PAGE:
Task Force 99—a new unit of volunteer U.S. Air Force airmen based at Al Udeid Air Base in Qatar—is seeking defensive strategies against weaponized quadcopter threats in the Middle East.
“The ability to protect local populations and our bases against small unmanned aerial systems is very important,” team commander Lt. Col. Erin Brilla told the Air Force Times. team’s commander. “How can we turn that narrative around and impose dilemmas in the other direction?”
One of the plans is to deploy consumer drones for military missions.
Lightweight UAVs are definitely less sophisticated and powerful than the Air Force's MQ-9 Reaper and RQ-4 Global Hawk drones, but off-the-shelf models are easy to find, inexpensive, and rather simple to customize and pilot. In addition, unlike the military's cutting-edge combat drones, consumer quadcopters require minimal upkeep, are small enough to be carried anywhere, and can be quickly replaced if lost, damaged, or shot down.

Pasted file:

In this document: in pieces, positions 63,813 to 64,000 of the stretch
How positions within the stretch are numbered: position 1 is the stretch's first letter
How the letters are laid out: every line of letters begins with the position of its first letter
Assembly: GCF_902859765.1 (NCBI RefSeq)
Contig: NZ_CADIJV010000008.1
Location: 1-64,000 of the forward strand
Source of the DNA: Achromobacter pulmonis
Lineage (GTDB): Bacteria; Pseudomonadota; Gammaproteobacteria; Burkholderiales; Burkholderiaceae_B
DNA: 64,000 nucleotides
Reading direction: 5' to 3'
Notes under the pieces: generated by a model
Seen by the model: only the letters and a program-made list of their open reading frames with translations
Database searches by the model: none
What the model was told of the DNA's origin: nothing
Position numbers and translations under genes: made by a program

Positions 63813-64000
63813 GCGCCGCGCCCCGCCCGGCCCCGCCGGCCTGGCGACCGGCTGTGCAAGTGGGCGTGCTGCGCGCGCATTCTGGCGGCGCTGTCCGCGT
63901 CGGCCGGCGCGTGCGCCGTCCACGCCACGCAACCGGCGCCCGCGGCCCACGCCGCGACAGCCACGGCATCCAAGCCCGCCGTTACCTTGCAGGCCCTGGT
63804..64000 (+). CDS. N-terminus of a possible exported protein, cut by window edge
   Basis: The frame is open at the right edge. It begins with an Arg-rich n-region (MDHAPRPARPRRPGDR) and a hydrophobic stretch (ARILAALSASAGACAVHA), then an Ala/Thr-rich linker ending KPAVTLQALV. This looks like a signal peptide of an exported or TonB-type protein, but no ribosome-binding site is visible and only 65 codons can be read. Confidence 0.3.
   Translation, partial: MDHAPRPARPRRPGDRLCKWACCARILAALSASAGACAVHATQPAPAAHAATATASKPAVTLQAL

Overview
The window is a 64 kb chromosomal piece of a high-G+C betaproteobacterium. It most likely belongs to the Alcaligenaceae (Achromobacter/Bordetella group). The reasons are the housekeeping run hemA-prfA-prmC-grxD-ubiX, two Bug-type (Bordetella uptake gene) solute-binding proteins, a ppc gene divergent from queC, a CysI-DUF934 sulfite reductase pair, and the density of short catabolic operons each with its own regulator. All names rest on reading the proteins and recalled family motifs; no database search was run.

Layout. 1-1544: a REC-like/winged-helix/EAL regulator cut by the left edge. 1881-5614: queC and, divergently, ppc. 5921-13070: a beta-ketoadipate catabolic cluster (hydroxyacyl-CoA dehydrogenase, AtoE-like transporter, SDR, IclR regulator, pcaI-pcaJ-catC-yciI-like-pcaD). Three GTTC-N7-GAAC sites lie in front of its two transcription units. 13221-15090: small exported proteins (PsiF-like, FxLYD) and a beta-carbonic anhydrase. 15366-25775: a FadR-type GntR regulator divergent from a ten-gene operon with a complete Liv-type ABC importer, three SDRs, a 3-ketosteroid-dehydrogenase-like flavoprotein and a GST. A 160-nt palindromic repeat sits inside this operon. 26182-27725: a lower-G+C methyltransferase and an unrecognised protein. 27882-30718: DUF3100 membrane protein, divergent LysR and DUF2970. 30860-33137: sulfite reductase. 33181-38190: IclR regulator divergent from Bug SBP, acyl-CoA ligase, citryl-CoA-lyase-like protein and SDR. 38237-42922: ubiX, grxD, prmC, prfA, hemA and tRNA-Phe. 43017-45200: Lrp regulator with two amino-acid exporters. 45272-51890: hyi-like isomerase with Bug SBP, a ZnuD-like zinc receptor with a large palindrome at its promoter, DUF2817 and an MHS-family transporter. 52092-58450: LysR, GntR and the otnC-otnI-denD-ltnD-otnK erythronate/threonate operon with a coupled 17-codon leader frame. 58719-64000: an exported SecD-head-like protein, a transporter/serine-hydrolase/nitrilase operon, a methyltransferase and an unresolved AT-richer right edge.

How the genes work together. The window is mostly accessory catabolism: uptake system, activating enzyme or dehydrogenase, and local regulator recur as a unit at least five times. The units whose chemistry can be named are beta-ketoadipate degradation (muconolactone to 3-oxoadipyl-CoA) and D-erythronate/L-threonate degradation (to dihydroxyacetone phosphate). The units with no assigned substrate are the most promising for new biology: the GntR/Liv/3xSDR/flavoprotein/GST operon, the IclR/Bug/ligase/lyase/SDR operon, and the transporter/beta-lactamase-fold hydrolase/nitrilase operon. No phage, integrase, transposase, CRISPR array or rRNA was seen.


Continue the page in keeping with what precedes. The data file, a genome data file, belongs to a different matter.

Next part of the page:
Most importantly, they can be deadly to an enemy.
Properly outfitted, these former toys can jam radio frequencies, undertake photo-surveillance missions, drop bombs, or sacrifice themselves to take down an enemy jet or drone.
Throughout 2023, Task Force 99 will fuse small drones and low-tech devices to gain advantages on a battlefield.
“The biggest takeaway is how cheap these store-bought UASs are," says group intelligence chief Capt. Raymond Revell. "You can employ a number of them for very low cost, and they’re attritable, so you don’t really care if you lose them or not. If you do lose them, whatever capability that your adversary has used to take down that drone likely was slightly more expensive than you fielding that drone in the first place.”